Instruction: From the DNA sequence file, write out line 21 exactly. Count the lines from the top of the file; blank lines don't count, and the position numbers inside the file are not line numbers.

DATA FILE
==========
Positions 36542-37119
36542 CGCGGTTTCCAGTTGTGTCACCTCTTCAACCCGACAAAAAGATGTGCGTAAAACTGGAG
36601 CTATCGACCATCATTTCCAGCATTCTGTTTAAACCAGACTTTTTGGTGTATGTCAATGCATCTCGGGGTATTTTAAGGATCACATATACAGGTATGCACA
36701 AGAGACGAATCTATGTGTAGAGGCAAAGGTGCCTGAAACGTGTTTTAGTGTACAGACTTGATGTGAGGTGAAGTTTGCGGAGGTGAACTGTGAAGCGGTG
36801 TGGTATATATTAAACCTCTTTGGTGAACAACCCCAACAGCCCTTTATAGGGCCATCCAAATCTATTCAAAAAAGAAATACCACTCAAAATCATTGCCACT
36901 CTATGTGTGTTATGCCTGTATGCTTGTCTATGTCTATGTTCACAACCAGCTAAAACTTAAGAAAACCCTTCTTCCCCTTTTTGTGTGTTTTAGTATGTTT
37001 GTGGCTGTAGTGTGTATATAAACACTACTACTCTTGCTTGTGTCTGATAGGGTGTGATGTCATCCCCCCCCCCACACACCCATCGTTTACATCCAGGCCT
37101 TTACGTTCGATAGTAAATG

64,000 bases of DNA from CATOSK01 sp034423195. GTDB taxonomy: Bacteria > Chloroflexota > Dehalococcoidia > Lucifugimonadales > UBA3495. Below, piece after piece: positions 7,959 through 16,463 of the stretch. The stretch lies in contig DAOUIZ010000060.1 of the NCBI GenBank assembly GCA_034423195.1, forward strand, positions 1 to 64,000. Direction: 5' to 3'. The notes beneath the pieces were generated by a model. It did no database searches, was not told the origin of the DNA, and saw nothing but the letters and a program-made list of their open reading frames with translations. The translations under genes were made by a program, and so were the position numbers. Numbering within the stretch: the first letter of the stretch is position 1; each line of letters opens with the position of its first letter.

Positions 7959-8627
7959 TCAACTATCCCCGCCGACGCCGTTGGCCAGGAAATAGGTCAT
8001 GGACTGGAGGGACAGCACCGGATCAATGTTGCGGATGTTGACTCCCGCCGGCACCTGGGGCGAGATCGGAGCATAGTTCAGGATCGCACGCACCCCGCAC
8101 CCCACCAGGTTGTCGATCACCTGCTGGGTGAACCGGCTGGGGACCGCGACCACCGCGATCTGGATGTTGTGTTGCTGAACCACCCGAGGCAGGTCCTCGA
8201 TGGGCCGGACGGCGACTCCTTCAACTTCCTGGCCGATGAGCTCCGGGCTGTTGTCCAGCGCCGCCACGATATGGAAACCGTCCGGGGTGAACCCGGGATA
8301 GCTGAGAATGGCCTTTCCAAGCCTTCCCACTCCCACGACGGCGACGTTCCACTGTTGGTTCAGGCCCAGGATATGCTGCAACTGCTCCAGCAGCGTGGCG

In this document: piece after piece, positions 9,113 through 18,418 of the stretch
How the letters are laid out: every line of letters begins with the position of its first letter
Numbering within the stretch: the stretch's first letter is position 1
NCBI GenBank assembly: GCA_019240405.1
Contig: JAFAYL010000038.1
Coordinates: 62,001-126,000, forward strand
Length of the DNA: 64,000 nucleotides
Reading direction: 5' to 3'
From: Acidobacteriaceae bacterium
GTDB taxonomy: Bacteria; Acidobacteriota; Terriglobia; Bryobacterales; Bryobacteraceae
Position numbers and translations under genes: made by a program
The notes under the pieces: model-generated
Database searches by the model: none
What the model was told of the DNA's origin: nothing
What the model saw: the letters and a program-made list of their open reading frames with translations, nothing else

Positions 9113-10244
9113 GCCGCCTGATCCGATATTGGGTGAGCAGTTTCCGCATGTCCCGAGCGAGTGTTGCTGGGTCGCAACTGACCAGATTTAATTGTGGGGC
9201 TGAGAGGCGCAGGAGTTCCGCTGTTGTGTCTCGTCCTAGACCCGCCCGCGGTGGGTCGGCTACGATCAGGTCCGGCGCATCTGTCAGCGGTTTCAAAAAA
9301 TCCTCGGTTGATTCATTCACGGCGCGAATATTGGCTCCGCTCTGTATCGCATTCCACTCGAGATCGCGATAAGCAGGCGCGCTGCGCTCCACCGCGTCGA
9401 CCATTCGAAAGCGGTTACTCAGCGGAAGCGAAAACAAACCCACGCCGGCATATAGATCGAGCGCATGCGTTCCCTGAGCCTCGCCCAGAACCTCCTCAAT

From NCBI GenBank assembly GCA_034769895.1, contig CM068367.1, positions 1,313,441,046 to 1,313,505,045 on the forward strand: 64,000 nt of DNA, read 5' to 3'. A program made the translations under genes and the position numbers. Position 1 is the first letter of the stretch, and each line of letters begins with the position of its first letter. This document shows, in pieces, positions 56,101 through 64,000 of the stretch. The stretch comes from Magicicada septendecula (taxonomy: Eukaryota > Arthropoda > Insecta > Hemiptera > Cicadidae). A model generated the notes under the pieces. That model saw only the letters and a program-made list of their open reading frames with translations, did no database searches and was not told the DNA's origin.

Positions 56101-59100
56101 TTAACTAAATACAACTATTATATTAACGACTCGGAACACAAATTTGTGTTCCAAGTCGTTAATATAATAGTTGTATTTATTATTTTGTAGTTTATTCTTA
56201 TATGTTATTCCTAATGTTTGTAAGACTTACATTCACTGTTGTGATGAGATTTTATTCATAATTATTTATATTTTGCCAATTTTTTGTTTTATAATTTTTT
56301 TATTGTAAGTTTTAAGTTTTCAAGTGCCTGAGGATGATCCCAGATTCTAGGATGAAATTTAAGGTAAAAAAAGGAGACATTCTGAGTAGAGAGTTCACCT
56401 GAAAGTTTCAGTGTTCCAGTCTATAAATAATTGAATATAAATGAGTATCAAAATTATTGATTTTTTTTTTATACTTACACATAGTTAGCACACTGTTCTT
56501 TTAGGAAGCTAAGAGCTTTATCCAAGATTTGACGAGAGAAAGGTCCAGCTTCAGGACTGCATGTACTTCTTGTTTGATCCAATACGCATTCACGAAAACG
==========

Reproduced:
Coordinates: 62,001-126,000, forward strand